Five Questions on Department Mental Health Every Fire Chief Should Review

by Peggy Sweeney
The Sweeney Alliance

Peggy Cox black 200X270Being a fire chief is never an easy job. Whether you lead a volunteer company of 10 or a career department of several thousand, your bottom line is, or should be, the physical safety and mental and emotional wellness of your men and women.

In 1997, I wrote the Grieving Behind the Badge training program because I realized that mental and emotional health were not being addressed by a vast majority of fire departments. Unfortunately, the story remains the same today for many departments in North America. We continue to focus on the statistical number gathering rather than addressing the needs of firefighters. In other words, we take count of those who suffer from post traumatic stress (PTS) or have died by suicide rather than reviewing and implementing noteworthy programs that provide lifesaving information on depression, PTS, and suicide prevention/intervention.

I ask each of you as leaders of your department to take a step back and candidly review your attitude about the mental and emotional wellness of your department:

1. Do you criticize or shun a firefighter because he or she struggles with the emotional aftereffects of traumatic calls? Do you turn a deaf ear when members of your department make fun of or bully them (also known as “peer abuse”)? The mantra “suck it up and go on” is a cliché of the past.

“… any figure of authority or power which may use intimidation as a primary means of motivating others…  could rightfully be referred to as a bully”. Bullying/Wikipedia

2. Are you in tune with other struggles your firefighters may be having; such as, alcoholism or other addictive behaviors, marital problems, grief over the death of a loved one, financial worries? Is your office a “safe place” for firefighters to seek help and advice for coping with these issues?

3. If a firefighter has been permanently injured on or off the job or has retired, do you provide a welcoming environment at your station for them to visit so that they may feel as though they are still part of the profession they love and miss? Many disabled and retired firefighters want and need the camaraderie.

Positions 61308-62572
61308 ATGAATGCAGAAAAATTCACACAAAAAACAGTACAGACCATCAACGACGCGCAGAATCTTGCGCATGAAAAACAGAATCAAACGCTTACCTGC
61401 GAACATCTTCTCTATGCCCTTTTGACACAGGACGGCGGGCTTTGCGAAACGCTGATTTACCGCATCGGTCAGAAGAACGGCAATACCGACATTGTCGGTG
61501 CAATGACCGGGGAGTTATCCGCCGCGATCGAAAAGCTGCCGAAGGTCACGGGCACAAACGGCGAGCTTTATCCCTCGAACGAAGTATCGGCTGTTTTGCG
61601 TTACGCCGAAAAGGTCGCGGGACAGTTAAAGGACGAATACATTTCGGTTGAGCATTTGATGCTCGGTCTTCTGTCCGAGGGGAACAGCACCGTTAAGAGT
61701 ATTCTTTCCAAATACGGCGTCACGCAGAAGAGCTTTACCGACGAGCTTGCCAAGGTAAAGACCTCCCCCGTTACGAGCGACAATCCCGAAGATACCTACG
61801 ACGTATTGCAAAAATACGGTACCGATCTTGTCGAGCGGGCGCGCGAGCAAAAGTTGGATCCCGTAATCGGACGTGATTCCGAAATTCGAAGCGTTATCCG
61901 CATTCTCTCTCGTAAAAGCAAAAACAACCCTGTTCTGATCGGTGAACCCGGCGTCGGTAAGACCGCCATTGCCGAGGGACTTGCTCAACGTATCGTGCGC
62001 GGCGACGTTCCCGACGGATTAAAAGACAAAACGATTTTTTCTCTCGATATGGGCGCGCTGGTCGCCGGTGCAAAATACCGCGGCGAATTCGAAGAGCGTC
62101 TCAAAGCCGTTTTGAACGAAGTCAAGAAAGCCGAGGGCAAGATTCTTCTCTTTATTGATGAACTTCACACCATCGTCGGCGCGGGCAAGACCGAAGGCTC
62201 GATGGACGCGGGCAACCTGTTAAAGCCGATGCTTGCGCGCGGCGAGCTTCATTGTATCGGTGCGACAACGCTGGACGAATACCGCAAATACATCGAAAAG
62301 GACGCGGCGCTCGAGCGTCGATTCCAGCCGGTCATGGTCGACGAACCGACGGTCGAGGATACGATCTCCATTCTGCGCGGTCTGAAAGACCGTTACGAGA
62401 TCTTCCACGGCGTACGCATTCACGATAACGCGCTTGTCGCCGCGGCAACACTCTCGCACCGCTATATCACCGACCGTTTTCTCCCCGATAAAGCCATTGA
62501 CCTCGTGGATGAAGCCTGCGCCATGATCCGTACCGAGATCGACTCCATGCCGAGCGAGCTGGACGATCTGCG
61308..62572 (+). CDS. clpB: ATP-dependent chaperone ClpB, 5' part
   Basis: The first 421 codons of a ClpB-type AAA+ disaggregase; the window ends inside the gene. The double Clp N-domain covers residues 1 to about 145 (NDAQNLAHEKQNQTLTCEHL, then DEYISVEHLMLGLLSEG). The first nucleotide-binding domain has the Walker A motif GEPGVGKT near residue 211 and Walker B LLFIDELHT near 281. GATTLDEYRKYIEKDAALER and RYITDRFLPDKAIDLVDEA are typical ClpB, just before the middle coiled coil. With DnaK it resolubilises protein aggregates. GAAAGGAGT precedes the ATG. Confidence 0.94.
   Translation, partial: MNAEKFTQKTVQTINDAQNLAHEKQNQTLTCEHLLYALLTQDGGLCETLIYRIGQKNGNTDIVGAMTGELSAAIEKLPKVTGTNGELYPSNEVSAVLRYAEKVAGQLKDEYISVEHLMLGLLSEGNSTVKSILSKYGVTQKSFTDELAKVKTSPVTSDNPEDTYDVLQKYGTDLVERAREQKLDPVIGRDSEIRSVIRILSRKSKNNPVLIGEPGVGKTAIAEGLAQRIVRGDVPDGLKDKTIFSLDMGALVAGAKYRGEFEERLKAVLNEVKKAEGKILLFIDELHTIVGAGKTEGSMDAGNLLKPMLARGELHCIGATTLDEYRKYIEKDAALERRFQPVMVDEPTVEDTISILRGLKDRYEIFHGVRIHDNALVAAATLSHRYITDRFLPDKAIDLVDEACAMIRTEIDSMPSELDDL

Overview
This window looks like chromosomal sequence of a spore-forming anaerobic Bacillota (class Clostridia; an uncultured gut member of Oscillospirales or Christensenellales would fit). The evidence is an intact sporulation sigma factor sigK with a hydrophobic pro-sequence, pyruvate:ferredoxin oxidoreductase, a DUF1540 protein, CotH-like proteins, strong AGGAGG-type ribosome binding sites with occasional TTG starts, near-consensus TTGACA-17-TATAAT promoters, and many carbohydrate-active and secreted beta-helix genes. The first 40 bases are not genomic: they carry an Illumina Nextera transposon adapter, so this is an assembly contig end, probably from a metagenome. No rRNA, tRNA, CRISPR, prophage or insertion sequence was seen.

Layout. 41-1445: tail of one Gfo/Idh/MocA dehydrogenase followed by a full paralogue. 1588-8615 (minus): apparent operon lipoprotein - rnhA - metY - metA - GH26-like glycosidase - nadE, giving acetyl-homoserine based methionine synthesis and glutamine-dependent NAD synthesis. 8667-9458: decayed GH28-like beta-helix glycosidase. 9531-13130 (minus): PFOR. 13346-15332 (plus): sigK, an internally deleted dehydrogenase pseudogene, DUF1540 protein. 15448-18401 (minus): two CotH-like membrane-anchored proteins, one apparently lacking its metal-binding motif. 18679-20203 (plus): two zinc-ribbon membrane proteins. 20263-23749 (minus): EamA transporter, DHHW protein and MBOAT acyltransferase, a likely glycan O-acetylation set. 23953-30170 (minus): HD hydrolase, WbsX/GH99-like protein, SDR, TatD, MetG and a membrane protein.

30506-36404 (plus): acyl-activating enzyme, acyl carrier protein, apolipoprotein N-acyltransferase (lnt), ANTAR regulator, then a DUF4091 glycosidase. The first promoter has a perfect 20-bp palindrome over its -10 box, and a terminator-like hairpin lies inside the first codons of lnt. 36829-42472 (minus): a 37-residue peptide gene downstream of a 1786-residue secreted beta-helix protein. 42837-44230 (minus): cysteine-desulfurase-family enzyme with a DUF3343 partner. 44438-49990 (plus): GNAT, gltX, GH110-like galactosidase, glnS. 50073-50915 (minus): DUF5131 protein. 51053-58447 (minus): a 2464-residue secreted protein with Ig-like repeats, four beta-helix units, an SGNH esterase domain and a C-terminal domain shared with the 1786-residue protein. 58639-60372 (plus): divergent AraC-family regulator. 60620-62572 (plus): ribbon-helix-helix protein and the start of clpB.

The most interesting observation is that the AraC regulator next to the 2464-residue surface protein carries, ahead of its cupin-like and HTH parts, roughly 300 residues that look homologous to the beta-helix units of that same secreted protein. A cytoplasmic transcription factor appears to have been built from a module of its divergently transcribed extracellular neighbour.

4. Do you provide printed materials and/or training programs on topics such as: addiction recovery, building healthy relationships, anger management, coping with grief, depression, post traumatic stress, suicide intervention and prevention? Do you have qualified mental health professionals available for counseling your firefighters without fear that they will be labeled as weak or unfit? If your department has suffered the line of duty or non-duty related death of a firefighter, have you offered a program and resources on coping with grief for your department and the grieving family?

5. If your department has been tragically touched by the suicide of one of your own, did you, as the chief, lead your department in showing respect and appreciation for their service as a firefighter as well as comforting their loved ones? Or did you stigmatize the death and turn your back on their grieving family?

In this situation, I personally consider not honoring this firefighter’s years of service and ignoring the grieving family to be an unconscionable act!

Where do you stand on these issues? Remember, some chiefs suffer from depression, PTS, and thoughts of suicide also. Your rank does not elevate you to super human status.

I invite you to subscribe to our Grieving Behind the Badge newsletter, and promote it to your department. Firefighters and other emergency responders and public safety professionals share their stories in hopes that their words will help others. You will find valuable resources and contact information for people and organizations that help responders become better equipped to handle the day-to-day emotional traumas of their job as well as the struggles that come with being a spouse, parent, adult child or sibling. The newsletters and blog also provide information to help firefighters choose life, not death.

One last question… Does your voice offer a positive change for the fire service?

Copyright Peggy Sweeney. All rights reserved.

About the Author: Peggy Sweeney is a mortician (retired), bereavement educator and president of the Sweeney Alliance. She has developed and taught countless workshops for coping with grief and trauma including the Grieving Behind the Badge program for emergency response professionals. She has written numerous award-winning articles and was a staff writer for the Los Angeles Fire Fighter newspaper. Peggy is a former EMT-B and member of the Comfort (TX) Volunteer Fire Department. She received the 2014 Firefighter of the Year Award from her department. Contact Peggy at

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